It would be different if I was living with others, so they could see me as part of their daily lives, and it wouldn’t be a special trip out to my residence to help me with certain things. Living alone, however, especially not in an apartment that was built around accessibility, has made doing basic things difficult. I have adjusted as much as I could, but there are environmental factors that are difficult to adapt. It is sometimes nice to go to a store and buy things. Despite my downsizing which might be seen as a sort of realization against mass consumerism, I do still like things, and things do still help me. Yesterday, I bought objects that might help me feel better, and today I bought medicine and other foodstuffs that will help me feel better. To have the independence to say to myself, “yes, I would like to go to a store to buy something,” does feel nice. I’ve taken it for granted over these past 10 years of living alone. These past few months taught me how much of that almost pride. These past few days have taught me how vulnerable my body is – I am at the mercy of those who want or don’t want to help me along in my healthcare journey back to good health.
Like my cane, I will need to rely on these people.
|Sources: My fitness experiences.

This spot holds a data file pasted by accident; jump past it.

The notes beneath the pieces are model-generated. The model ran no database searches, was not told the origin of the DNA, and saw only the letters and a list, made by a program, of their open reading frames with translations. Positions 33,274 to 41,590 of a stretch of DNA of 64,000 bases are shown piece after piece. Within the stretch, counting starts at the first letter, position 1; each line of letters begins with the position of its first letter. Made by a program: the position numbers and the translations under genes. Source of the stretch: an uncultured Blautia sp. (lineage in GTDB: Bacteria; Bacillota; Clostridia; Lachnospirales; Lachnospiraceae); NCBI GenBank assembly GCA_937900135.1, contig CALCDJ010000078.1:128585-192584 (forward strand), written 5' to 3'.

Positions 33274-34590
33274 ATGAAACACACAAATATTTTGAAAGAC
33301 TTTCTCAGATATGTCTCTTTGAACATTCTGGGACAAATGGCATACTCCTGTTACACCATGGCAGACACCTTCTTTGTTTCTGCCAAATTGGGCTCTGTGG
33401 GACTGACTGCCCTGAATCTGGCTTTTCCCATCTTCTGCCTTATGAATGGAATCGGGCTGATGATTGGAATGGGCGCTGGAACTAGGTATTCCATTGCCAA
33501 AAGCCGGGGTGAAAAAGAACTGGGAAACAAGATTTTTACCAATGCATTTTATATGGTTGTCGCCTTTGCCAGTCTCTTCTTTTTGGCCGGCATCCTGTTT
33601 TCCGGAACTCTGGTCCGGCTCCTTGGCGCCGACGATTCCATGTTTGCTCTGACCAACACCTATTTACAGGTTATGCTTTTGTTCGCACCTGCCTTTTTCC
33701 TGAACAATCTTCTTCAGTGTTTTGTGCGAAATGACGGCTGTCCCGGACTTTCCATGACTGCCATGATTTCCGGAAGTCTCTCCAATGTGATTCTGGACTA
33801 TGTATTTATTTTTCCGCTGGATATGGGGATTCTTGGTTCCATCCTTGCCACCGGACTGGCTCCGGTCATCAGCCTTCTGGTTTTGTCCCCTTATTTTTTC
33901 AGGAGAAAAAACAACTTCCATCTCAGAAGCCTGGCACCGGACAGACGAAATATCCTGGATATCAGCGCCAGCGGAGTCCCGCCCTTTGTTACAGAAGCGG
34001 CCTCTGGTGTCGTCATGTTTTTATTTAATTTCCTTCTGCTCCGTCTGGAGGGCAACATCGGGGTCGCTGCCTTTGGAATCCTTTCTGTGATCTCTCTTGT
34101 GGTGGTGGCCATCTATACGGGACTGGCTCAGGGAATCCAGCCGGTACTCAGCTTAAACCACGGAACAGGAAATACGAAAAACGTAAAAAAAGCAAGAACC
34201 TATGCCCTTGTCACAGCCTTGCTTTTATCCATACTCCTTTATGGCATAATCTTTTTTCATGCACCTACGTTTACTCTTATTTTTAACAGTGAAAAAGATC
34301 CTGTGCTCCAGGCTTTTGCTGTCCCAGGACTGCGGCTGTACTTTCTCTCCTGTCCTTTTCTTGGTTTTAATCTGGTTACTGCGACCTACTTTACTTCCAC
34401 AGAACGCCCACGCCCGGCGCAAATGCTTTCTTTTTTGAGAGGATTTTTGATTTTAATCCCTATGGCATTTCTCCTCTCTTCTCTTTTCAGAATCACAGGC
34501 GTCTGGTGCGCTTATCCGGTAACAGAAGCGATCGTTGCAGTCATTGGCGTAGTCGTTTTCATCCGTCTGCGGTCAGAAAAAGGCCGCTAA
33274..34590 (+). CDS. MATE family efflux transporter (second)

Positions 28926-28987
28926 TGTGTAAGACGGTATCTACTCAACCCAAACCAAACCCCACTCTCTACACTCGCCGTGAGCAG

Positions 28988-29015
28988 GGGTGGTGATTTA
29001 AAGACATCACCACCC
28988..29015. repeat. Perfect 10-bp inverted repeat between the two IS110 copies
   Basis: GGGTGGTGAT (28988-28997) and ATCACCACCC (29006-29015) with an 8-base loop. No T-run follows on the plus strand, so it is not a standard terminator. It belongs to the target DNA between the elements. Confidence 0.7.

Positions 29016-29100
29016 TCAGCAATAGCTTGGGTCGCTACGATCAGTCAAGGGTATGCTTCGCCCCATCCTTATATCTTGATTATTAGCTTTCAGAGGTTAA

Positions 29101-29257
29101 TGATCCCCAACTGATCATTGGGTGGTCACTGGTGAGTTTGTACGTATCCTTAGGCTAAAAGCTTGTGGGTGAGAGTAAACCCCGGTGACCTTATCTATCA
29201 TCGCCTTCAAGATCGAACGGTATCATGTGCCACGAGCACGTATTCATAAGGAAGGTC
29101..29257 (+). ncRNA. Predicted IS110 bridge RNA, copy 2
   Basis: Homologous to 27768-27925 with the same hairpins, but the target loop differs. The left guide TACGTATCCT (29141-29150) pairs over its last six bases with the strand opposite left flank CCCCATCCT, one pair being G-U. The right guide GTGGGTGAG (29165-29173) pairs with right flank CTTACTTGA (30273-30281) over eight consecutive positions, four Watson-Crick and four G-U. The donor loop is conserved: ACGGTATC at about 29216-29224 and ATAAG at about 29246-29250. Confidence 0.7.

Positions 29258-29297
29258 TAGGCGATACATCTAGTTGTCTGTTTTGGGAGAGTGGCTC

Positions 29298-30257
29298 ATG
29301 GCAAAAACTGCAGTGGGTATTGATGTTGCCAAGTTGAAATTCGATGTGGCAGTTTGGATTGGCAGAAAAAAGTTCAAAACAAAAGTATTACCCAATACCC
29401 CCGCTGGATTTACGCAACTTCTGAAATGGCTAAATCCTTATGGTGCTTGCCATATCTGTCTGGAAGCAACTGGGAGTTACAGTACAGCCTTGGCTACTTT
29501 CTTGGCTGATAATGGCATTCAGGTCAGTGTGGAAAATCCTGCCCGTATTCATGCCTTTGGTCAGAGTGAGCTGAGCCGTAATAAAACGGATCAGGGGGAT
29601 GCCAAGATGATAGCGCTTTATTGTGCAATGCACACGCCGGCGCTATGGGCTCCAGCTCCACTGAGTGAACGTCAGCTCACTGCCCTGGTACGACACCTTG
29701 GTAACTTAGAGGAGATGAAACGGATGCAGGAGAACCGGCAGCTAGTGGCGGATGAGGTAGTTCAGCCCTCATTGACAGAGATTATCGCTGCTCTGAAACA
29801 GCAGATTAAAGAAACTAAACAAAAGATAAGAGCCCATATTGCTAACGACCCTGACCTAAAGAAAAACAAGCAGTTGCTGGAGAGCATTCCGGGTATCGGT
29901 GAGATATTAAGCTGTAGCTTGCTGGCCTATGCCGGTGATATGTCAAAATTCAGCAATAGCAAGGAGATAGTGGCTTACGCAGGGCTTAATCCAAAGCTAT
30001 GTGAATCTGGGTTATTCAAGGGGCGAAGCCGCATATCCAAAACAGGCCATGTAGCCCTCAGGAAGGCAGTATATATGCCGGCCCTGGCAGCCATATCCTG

– This week’s weight: 211.0
– Last week’s weight: 211.5
– Weight Difference: Half a pound, but this week, I had it rough so I didn’t think much about counting calories; just moderating myself so I wouldn’t, say, overeat when I was stressed.
– Difference between writing and editing for publication: Well, I’ve healed up quite a bit since early September. I still need my canes and still am not “back to normal” but I just took a nice dump without needing to take any stool softener. It’s disgusting to say, maybe, but after being unable to do something for so long, there is a certain appreciation or even pleasure in doing something like that.
|Inspirations: As much as I appreciate the positive support I’ve received from others recently, I would rather not have to rely on more people than necessary. I would rather be mostly or fully independent. When we are in good health, that is easy. When we aren’t, it’s almost impossible. I defecated on the morning of September 05 and remembered the word I was thinking of, had I needed the equivalent of a catheter: an enema.|
|Related: Past weekly column entries. Sober Living essays and Tripping On [The American Healthcare System] chapters.|
|Written On: 2020 September 04 [From 7:04am to “so I’ll be back” at 7:17am.] [I made a note at 7:55am, after having tried for over 30 minutes to defecate: “nada.”] [Then I wrote from 3:52pm to 4:06pm.]|
|Last Edited: 2020 September 04 [First draft; final draft for the Internet.]|